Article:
If we go by the idea that a couple likely needs around $30,000 of taxable dollars per year to live, and your OAS and CPP pay you $1,500 per month, you will need an extra $1,000 to $1,500 a month. In 10 years you might need $1,500 or $2,000 a month. And if you need $50,000 a year you certainly will be drawing down capital. That could be after tax money which would reduce how much money you need.

This might be a good time to pencil out income and expenses now and when you retire.


How do you set up a system so you have permanent cash flow? First I have to ask the question: is your farm grandfathered? If it is and if it was me I likely would sell some farmland to use some or all of my tax-free capital gain exemption and look for a good farmer who wants to add land to his farm and has the equipment and managerial ability. Then I’d set up a rental agreement where I collect some rent and have little risk.

I say this because I think the price of farmland is going to go up and if you can manage it, why not keep some land for cash flow and capital gain.

If your farm is not grandfathered then I would need a different strategy. First I would likely sell as much land as I need to use most or all of the capital gains exemption while I was farming. Of course if I didn’t have enough land to sell to fill that exemption then I’d have to decide if I wanted to just get out of farming or stay in to protect the exemption.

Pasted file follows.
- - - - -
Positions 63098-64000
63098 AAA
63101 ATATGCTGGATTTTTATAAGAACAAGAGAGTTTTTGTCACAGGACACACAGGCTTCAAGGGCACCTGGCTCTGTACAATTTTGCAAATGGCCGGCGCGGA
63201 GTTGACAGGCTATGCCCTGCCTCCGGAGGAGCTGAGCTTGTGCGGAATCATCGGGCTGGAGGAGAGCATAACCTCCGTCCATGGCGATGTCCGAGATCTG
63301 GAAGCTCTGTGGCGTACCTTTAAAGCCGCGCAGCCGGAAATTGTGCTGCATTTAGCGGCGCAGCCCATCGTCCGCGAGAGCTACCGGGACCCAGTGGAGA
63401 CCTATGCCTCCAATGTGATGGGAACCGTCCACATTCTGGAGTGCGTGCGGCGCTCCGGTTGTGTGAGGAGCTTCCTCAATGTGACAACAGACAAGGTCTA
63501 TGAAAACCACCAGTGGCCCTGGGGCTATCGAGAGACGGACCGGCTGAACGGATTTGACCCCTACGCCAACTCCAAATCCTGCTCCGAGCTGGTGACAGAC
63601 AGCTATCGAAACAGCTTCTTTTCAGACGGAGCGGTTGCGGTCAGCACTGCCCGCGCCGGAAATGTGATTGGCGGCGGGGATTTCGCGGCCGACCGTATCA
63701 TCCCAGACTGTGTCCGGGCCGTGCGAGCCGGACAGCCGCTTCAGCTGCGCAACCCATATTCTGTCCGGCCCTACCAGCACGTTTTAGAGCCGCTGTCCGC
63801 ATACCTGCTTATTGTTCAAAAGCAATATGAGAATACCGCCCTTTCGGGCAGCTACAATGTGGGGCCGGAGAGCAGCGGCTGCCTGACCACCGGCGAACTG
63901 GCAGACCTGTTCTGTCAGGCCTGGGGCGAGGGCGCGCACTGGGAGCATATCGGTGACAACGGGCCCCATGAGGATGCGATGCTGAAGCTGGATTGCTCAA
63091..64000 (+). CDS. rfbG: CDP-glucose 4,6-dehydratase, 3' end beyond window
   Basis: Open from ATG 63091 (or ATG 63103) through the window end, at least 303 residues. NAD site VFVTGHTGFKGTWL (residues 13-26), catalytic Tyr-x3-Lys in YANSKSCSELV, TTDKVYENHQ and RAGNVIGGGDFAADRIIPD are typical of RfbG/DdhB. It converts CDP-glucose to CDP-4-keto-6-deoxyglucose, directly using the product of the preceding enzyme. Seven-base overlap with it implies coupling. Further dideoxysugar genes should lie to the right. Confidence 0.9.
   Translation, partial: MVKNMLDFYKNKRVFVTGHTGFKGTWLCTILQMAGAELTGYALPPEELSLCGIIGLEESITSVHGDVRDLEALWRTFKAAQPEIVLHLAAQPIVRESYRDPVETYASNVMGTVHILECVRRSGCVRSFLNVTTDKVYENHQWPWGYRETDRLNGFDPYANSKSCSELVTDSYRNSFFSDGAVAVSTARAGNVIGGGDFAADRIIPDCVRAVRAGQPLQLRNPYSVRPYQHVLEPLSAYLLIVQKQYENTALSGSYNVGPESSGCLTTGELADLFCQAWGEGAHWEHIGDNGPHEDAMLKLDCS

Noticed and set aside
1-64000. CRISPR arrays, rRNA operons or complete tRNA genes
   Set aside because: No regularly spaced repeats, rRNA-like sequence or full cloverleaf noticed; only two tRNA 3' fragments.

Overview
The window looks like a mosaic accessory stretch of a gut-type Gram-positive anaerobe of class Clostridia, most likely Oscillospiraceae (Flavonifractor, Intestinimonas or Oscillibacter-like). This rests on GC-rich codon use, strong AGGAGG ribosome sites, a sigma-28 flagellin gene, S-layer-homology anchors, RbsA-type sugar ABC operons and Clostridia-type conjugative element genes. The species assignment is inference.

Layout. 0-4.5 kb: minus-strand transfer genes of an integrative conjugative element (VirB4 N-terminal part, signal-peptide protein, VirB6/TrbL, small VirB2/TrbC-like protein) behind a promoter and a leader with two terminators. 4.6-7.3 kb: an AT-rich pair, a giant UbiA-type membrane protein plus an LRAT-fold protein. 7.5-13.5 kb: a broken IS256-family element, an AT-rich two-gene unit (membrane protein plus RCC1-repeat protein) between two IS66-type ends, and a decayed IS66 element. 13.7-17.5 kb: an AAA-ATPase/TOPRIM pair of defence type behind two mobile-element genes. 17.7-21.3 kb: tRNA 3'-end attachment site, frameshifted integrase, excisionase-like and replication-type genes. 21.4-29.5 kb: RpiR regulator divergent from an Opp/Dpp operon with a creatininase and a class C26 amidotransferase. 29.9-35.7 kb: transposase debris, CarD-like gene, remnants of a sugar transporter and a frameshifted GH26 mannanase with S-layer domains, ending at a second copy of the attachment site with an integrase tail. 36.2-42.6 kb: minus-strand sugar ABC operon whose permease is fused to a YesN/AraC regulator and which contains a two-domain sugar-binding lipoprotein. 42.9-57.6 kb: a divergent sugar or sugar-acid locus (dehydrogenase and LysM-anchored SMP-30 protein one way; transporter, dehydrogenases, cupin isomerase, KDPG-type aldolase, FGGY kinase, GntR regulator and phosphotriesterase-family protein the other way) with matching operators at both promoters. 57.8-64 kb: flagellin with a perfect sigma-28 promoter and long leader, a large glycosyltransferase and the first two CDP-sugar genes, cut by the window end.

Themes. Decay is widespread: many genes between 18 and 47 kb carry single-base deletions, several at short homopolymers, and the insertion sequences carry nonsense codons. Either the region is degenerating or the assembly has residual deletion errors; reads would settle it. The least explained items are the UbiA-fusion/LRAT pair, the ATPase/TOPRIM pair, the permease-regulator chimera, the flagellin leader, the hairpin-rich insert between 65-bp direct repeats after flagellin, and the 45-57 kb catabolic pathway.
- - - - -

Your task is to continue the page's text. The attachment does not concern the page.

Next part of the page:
If I chose to keep some land then again I would look for a good farmer with good machinery and management ability and I’d try to set up a crop share agreement where I as the owner of the farmland share some of the risk while the tenant does the work. That would let me, the land-owner, continue to file a farm tax return and that will preserve the capital gain exemption. After I leave this fine place our children might want the cash flow and the capital gain exemptions and they might want to continue this practice. If not they could sell the farmland and still use the rest of the capital gains exemption because I was farming the land.


There is a lot of misinformation on the tax-free capital gain exemption, and I hope I don’t add to that misinformation. As I understand the tax laws, as long as someone in the family farmed the land before 1987 then the owner of the land or his direct descendants (children and grandchildren) qualify for the exemption. This is called the grandfather clause. Actually I think the better way to describe it is that grandfathered farmland carries the capital gain exemption regardless of which direct descendant owns the farmland.